Astrocytes in the entorhinal cortex show early atrophy in a triple transgenic animal model of Alzheimer's disease

CY. Yeh, M. Olabarria, H.N. Noristani, A. Verkhratsky, J.J. Rodríguez

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Abstract

The Entorhinal cortex (EC) is the first brain region affected by Alzheimer's disease (AD), which is a progressive neurodegenerative disease characterized by memory deficits and the most common cause for dementia. EC has dense connections with other cognitive areas such as neocortex and hippocampus, being fundamental for information transfer and integration. As the rest of the CNS, astrocytes, in addition to neurons, are key players not only in normal conditions, but also in pathological processes by modulating brain homeostasis and synaptic connectivity. Here, we analyzed astrocytic changes within the EC in AD by measuring the surface and volume of glial fibrillary acidic protein (GFAP), which is the major glia cytoskeleton protein. For this we used the recently developed triple transgenic mice (3xTg-AD) which mimic the spatio-temporal progression of AD at different ages (1-18 months). We found a significant decrease of both astrocytic GFAP surface and volume in 3xTg-AD animals compared to non transgenic (non-TG) controls; this decrease was observed from early ages (1 month, 48.04% and 44.52% in surface and volume, respectively) and sustained throughout life time (up to 12 month, 32.50% and 32.25% in surface and volume, respectively). These changes demonstrate that from early AD stages and during its progression there is a reduced astrocytic arborisation and domain as demonstrated by their cytoskeleton alterations. Our results suggest that structural glial changes in EC may affect the homeostasis and thus synaptic activity and connectivity of the EC, which will result in the subsequent altered glial structure and synaptic organisation in the hippocampus; accounting therefore for the cognitive deficits of AD.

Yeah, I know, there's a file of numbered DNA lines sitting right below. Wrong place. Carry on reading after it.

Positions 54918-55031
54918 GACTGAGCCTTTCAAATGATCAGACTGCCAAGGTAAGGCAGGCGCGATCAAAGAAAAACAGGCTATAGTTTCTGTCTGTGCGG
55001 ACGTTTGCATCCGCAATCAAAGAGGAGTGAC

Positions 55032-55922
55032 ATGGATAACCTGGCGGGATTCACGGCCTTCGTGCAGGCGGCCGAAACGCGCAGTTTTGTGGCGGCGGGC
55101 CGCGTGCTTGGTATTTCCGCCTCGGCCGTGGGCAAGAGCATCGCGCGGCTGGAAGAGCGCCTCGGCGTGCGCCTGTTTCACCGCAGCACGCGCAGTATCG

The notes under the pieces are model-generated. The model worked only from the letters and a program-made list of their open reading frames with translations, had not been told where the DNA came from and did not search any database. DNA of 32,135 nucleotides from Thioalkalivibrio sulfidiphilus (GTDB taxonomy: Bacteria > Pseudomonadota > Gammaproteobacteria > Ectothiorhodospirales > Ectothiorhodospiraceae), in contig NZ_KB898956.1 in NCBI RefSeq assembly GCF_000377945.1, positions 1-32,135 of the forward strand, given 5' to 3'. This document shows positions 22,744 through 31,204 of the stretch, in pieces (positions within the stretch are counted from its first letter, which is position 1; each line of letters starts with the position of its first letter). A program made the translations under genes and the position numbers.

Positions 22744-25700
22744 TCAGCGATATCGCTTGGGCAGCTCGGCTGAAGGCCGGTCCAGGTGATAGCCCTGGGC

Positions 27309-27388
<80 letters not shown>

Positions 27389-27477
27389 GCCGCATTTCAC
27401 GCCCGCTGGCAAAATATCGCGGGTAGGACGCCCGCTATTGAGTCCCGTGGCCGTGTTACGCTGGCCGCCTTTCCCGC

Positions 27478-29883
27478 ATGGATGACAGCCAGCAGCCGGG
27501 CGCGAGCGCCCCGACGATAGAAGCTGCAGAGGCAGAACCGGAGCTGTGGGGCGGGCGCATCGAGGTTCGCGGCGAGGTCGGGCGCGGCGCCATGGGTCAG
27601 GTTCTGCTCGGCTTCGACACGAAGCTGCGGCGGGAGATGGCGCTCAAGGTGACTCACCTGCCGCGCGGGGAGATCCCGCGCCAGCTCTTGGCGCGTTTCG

Original languageEnglish
Publication statusPublished - 5 Jul 2010
Event7th FENS Forum of European Neuroscience - Amsterdam, The Netherland
Duration: 3 Jul 20107 Jul 2010

Conference

Conference7th FENS Forum of European Neuroscience
CityAmsterdam, The Netherland
Period3/07/107/07/10

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